Former University of Guyana lecturer, St. Lucian-born Lyndell Danzie-Black who has been living and working in Guyana for the past nine years is seeking to extend her reach as a coach and trainer into the various sectors of the country’s economy, believing as she does that the intensification of skills training for stakeholders will activate what is known across the region to be the country’s significant potential.
The daughter of a Barbadian father and St. Lucian mother told Stabroek Business in an interview on Tuesday that significantly sharpening the skills of private sector employees is key to improving some of the evident limitations in service delivery. Asserting that perhaps 80 per cent of local private sector employees may be undertrained, Danzie-Black told Stabroek Business that this is not a matter that Guyana can afford to overlook in circumstances where its current focus is on looking to an external market to satisfy its investment requirements as well boost its tourism industry.
While she describes herself as a tourism services “expert” Danzie-Black has been involved in training in various other areas including Service Quality, Customer Service, Business Development, Event Management and Tourism Management. She has also coached business houses in techniques that aimed at sales maximization and helped prepare groups for participation in trade shows. Those are skills which, she believes, are ‘immediately relevant” to Guyana’s development agenda. Over the period that she has lived and worked here the St. Lucian has undertaken consultancies with Guyana Goldfields, Optic Vision, Survival Supermarket, Pooran Brothers and the creative arts outfit Miracle Hands. Earlier this week, a chance meeting with Roraima Airways Chief Executive Officer Gerry Gouveia led to an animated discussion that has opened up the possibility of a collaborative initiative to enhance service delivery skills in Gouveia’s multi-sector business entity.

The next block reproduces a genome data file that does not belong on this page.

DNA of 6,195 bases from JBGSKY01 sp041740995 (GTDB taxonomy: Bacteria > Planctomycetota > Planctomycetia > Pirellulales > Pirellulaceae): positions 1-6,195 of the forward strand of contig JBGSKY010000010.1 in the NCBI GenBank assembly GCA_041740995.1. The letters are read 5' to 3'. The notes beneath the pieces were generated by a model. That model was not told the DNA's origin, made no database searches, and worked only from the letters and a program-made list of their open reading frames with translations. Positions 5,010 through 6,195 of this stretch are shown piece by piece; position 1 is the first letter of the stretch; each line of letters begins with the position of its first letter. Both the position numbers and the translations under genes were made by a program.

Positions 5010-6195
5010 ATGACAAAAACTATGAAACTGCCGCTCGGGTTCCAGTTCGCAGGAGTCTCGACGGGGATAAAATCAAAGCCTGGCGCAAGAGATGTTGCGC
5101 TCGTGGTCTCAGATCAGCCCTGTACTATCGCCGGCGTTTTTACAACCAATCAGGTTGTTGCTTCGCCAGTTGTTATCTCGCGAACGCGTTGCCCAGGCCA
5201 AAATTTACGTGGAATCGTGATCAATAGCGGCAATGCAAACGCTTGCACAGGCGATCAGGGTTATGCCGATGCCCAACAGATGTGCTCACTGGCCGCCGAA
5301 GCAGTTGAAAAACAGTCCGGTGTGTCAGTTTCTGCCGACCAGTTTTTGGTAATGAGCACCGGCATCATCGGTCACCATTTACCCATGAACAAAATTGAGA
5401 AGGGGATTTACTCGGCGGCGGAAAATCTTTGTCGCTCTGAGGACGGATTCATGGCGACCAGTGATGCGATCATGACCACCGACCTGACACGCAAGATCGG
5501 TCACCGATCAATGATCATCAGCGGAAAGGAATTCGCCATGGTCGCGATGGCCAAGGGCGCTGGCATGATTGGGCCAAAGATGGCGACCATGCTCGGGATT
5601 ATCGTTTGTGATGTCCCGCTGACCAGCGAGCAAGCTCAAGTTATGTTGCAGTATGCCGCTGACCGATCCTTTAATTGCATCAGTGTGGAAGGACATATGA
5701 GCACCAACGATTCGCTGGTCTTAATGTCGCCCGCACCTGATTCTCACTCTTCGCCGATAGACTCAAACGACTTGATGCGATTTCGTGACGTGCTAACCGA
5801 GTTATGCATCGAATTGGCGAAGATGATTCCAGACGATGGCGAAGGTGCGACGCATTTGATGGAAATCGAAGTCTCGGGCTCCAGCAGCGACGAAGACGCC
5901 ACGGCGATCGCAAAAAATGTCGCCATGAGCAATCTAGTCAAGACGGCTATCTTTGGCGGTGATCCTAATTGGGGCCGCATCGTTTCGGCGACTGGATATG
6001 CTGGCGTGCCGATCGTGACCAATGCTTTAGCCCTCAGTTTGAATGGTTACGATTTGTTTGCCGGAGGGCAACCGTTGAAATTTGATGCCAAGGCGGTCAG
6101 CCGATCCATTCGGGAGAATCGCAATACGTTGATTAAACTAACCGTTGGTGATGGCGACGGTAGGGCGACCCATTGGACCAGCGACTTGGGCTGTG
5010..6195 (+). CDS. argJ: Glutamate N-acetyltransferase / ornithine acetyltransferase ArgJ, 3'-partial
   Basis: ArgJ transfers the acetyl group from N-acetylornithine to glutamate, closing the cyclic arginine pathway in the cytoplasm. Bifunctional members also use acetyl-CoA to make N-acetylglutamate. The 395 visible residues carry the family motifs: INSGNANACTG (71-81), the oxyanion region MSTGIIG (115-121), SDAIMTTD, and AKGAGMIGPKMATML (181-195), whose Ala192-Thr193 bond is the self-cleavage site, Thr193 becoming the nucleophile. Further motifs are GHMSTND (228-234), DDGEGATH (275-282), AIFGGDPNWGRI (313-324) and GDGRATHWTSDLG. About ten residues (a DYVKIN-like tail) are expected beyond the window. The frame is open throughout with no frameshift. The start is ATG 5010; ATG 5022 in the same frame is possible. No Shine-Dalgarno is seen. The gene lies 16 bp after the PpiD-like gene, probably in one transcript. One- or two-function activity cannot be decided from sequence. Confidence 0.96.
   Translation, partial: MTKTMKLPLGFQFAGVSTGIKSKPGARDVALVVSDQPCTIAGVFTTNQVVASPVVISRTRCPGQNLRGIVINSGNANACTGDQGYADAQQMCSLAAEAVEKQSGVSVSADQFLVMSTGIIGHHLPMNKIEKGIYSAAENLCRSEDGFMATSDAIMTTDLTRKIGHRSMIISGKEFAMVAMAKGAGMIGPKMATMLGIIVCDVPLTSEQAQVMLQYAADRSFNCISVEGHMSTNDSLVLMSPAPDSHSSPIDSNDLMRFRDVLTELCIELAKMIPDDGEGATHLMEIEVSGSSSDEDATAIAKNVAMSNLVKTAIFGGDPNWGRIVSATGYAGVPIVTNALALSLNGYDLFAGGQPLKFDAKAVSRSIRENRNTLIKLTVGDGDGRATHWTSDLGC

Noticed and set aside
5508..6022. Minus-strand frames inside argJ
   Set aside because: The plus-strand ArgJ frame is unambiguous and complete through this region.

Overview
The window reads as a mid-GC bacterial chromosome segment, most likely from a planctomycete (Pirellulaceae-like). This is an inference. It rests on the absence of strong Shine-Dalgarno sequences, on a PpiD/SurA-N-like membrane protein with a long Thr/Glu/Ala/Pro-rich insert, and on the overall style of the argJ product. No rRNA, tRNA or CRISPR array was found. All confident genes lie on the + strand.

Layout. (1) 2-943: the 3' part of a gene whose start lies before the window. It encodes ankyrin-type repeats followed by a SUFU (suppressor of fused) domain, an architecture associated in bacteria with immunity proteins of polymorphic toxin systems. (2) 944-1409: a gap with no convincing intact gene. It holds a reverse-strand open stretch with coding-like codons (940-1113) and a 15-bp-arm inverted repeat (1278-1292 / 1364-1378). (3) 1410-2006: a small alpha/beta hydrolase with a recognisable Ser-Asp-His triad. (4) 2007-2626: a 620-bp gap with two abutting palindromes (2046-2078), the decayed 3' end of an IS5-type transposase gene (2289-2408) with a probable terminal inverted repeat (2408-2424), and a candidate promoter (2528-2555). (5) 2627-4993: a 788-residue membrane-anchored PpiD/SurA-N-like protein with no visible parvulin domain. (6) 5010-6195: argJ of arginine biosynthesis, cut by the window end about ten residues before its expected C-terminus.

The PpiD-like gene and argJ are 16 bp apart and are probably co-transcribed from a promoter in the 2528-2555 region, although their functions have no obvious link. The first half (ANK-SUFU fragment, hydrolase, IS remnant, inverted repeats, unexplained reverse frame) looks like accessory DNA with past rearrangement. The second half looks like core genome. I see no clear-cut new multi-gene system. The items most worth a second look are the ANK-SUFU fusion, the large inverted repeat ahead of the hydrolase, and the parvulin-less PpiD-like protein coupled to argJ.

Her vision for the local private sector, she says, is that of a well-trained service-oriented institution that can sell Guyana to the world as an investment-friendly country. “It is entirely possible. There is evidence of a strong entrepreneurial spirit here in Guyana. There are areas that are in need of refining and training but it is very much there,” she says.
She notes that her interest in broadening her service delivery base in Guyana coincides with the opening up of significantly increased opportunities for the growth of the private sector. In that context she believes that her experience and skills are ideally suited to supporting the training needs of the Medium and Small Enterprise Development project currently being run by the Small Business Bureau to build capacity among aspiring entrepreneurs in a number of sectors in the country’s economy.
Setting aside training for groups designed to meet the needs of larger business entities, Danzie-Black says she is positioned to work on a one-on-one basis with rising small entrepreneurs as well as bigger entities encountering particular growth-related challenges. She believes that a lot can change, sometimes in relatively short periods, if the correct approaches are applied to responding to challenges.